Retrospective: Metal Gear Solid – Portable Ops (2006)

Welcome back for part six of the Metal Gear retrospective. In this entry, we’re going to be covering Metal Gear Solid: Portable Ops. As the first canonical entry in the series on a portable system, would this rather ambitious game carry the signature Metal Gear gameplay over the PSP successfully? Read on to find out…

(Note, I did own a copy of this game for PSP and actually beat it 3 or 4 times on that system, but I have since sold my PSP and copy of the game. As a result, I would have bought the game for PS Vita, but Konami refuses to make it available for that system for some reason… likely due to some licensing agreement. Consequently, I was basically forced to use an emulator in order to play the game again, although this didn’t impact the review negatively. That said, if you can play this game on PSP or PS Vita, I would recommend it. The game is meant to be a mobile experience, and I found the emulator I used did not handle the game particularly well – the game seized up during a couple boss battles, almost to the point where I had to throw in the towel, and using the thermal goggles rendered the game unplayable.)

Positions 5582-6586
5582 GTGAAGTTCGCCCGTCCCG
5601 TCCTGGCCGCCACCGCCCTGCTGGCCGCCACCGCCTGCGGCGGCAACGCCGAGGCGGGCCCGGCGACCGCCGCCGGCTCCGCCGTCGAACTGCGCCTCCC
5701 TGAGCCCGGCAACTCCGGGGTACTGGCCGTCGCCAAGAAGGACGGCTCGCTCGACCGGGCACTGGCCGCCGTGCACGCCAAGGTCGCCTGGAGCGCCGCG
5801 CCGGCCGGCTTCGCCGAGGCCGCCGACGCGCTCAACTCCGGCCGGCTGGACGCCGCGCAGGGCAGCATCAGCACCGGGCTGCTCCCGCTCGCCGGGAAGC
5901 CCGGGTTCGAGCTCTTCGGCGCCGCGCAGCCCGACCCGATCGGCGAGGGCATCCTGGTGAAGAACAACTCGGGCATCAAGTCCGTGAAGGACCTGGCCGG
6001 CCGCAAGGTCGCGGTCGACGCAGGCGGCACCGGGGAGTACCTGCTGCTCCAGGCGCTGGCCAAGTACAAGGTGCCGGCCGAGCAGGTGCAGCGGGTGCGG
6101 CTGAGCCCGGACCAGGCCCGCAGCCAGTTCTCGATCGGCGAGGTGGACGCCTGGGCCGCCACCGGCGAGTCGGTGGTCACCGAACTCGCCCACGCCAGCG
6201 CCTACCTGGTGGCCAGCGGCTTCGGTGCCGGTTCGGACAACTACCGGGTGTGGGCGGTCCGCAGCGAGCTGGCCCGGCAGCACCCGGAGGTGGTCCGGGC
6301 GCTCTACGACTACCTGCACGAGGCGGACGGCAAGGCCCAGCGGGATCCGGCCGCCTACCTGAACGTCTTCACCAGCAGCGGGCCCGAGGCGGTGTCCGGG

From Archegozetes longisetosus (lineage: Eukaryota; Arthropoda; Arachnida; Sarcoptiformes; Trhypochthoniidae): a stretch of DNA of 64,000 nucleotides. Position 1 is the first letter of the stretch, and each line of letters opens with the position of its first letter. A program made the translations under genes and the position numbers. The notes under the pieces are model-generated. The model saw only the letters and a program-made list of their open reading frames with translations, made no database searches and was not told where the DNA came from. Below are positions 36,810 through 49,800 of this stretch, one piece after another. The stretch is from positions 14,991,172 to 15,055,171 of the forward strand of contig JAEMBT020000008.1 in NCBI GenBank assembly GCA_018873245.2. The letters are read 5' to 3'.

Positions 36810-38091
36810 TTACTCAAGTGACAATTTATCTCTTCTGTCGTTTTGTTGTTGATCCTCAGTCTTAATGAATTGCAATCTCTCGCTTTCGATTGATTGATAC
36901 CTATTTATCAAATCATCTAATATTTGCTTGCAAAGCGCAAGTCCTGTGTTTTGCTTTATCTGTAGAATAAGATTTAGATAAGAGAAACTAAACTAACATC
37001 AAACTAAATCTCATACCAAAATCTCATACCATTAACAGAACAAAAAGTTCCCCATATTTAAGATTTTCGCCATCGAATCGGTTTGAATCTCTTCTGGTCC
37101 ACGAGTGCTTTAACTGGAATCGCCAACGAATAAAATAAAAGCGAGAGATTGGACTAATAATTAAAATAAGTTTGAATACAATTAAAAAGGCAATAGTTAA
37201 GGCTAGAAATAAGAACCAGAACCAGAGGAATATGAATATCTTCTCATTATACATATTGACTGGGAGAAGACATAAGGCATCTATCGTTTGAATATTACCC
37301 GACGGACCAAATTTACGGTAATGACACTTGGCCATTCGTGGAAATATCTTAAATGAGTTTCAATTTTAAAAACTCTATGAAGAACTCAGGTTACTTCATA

Prior to Portable Ops‘ release, Konami had already released two Metal Gear Ac!d games on the PSP which, while rather fun, played far differently than any main series game and were explicitly non-canon (in addition to the Metal Gear Solid Digital Graphic Novel which was released on the PSP as well). This all changed though with the announcement of Portable Ops, a game which promised to carry over the gameplay of the Subsistence re-release of Snake Eater, while also bridging the narrative gaps to make way for Guns of the Patriots. In fact, the game was largely sold on the idea that, in order to fully understand the plot of Guns of the Patriots, players would have to complete Portable Ops first. In interviews, many of the people involved in the game were quoted saying that Portable Ops‘ story would complete Snake Eater and lay the groundwork for the creation of Outer Heaven.

Portable Ops‘ development is also notable for being the first time that a canonical game in the franchise was directed by someone other than Hideo Kojima. The game was directed by Masahiro Yamamoto and written by Gakuto Mikumo, with Kojima serving as producer on the project. Kojima had wanted to have this sort of hands-off relationship with the Metal Gear series since the release of Metal Gear Solid, so I imagine that he found it refreshing to finally hand the reins to someone else for once while he focused his attention on Guns of the Patriots. In addition to being touted as a major piece of the franchise’s story, the game also saw the introduction of a number of new systems which would go on to become staples in the latter games in the series, while also borrowing heavily from Subsistence‘s multiplayer component, Metal Gear Online.